Saturday, June 13, 2009

The Tipping Point by Malcolm Gladwell

The Tipping Point is that magic moment when an idea, trend, or social behavior crosses a threshold, tips, and spreads like wildfire. Just as a single sick person can start an epidemic of the flu, so too can a small but precisely targeted push cause a fashion trend, the popularity of a new product, or a drop in the crime rate. This widely acclaimed bestseller, in which Malcolm Gladwell explores and brilliantly illuminates the tipping point phenomenon, is already changing the way people throughout the world think about selling products and disseminating ideas.
(Summary from back cover)

This is the first nonfiction book I've read in a while and it reminded me of what I love about the genre. I do love fiction a lot but there's something reassuring and concrete about nonfiction books. They're provable and real and tangible. Reading this book, I felt like I was learning something that would benefit me later on and improve me as an individual. There are definitely many fiction books that can have that effect but a week after reading The Tipping Point, I've brought it up in conversation and recognized its different scenarios in my day-t0-day life which is something that can't be said about any fictional book that I've read lately.

The things I found most interesting about Malcolm Gladwell's research and analyses were the little factoids about humans' interactions and natures that were tucked into the book. Like how there are three influential types of people that are the kinds who make things happen and who wield a great deal more power than anyone else in society - the Mavens, Connecters, and Salesmen. He gave examples and descriptions of people that he knew who were examples of those three types and it made me realize how I know people like this but haven't realized how much they affect my life and also the lives of my social groups.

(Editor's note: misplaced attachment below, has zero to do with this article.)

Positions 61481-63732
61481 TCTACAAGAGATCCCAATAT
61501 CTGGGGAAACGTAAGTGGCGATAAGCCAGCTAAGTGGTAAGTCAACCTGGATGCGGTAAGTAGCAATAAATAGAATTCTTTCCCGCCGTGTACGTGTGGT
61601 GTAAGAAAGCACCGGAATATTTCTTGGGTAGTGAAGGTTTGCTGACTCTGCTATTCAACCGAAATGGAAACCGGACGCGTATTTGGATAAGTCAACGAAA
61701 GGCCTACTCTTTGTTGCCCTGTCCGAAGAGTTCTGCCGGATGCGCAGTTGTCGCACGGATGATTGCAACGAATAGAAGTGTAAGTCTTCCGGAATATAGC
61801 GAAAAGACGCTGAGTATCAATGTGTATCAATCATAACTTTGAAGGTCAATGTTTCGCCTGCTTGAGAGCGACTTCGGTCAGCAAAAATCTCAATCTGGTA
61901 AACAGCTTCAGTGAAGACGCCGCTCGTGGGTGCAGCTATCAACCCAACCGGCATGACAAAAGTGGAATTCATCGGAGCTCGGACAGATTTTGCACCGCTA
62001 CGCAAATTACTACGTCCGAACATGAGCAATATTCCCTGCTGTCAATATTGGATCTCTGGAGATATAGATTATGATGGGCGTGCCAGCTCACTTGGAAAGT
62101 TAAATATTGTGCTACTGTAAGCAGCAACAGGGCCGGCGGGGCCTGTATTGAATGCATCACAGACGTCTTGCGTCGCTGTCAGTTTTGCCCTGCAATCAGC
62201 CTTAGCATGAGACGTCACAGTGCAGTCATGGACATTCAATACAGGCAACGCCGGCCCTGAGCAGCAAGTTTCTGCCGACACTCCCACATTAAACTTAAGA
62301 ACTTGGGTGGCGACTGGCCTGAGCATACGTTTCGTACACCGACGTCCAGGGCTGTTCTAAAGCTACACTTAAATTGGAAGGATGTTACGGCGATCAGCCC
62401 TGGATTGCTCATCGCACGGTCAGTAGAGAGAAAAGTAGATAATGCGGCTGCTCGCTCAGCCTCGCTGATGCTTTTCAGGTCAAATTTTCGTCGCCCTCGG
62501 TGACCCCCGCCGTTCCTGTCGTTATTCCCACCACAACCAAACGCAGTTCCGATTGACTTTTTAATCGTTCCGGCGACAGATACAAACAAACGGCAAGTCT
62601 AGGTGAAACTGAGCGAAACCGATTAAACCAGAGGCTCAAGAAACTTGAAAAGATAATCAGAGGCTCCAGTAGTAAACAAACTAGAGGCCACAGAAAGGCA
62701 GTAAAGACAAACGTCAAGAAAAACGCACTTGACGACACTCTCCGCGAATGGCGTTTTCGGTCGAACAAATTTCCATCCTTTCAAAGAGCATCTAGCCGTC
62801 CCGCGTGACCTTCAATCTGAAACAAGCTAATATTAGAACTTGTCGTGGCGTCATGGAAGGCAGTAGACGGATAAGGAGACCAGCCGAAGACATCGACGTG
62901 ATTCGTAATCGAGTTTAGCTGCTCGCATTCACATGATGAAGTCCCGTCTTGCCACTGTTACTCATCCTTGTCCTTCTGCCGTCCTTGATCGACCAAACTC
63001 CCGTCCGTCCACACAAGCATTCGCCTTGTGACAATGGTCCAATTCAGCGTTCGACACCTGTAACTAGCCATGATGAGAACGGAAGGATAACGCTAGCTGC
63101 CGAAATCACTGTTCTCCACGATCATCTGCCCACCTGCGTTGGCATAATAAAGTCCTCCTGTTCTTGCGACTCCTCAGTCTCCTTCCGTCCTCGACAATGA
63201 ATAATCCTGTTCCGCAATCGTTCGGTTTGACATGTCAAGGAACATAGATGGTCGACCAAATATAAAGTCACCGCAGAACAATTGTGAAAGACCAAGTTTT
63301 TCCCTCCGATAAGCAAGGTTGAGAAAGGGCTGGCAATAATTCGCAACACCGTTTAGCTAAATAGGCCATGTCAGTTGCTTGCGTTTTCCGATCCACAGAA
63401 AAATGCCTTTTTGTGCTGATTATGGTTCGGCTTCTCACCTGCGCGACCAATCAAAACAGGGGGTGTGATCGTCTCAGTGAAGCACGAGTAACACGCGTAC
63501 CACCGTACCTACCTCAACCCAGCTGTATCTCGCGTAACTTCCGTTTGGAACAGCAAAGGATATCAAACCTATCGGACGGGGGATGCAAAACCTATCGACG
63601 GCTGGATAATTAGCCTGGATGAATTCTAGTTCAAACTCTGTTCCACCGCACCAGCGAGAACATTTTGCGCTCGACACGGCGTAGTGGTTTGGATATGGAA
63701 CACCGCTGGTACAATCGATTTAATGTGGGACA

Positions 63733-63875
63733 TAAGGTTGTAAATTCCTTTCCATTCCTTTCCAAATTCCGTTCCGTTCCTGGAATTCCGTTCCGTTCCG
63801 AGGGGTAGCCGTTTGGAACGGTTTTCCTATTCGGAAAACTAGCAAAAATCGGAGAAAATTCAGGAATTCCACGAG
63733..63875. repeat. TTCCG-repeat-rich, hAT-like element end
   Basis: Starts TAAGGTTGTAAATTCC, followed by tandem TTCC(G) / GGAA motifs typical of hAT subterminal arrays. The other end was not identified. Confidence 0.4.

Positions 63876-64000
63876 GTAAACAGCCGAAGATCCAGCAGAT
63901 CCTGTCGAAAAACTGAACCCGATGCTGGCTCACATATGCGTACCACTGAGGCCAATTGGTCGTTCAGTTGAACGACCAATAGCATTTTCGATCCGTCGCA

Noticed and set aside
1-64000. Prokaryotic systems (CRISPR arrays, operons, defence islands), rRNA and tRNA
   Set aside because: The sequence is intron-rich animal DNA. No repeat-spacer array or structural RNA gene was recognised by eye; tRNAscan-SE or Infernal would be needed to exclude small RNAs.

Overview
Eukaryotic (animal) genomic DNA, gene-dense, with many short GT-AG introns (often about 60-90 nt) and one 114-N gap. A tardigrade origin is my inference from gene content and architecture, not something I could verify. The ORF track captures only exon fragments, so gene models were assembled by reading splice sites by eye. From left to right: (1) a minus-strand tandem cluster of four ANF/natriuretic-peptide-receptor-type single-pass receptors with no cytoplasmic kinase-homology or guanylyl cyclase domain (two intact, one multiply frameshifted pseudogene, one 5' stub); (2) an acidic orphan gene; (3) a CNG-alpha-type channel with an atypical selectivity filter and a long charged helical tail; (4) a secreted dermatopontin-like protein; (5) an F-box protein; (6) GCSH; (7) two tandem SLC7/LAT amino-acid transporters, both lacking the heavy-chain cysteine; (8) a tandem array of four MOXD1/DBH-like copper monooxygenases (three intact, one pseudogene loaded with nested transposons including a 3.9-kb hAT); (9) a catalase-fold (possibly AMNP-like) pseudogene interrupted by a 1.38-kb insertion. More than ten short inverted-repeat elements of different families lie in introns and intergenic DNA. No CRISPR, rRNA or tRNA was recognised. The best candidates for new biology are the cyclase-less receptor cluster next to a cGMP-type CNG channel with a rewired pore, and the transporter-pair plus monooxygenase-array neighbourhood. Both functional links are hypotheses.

Another thing I found applicable due to the recent turn of events my life has taken (NYC) is how Gladwell explained why the New York crime rate had such a drastic decline several years ago in comparison to other cities across the nation. The NYPD used the "Broken Windows" effect/study thing. To improve the subway system, all they did was clean up the graffiti and arrest the people who were stopping up the turnstyles. They figured out that if the environment is clean and secure then fewer people will commit crimes. It's like the dirtiness and law-breaking that was previously going on acted to give permission for other crimes to happen.

Malcolm Gladwell was able to take these complex business and social theories and break them down into simpler terms so that a 15 year old girl was easily able to grasp it. His descriptions and narrations were both funny and intelligent and this book was simply a joy to read. I feel like I learned a lot and that I will remember and apply this book many years from now.

I would recommend this to anyone looking for an easy nonfiction book. It's a memorable and fast read.

I will definitely be picking up another Gladwell book in the near future.



  1. I need to read this one! It's on my wish list!

  2. I'm so glad you liked it! If you loved being able to relate it to things in your own life, I think you'd really like Outliers. Even though it's about successful people it's not necessarily full of advice but it'll make you look more closely at the world.

  3. Read this book when it first came out a couple years ago - it's good stuff!

    L. Diane Wolfe


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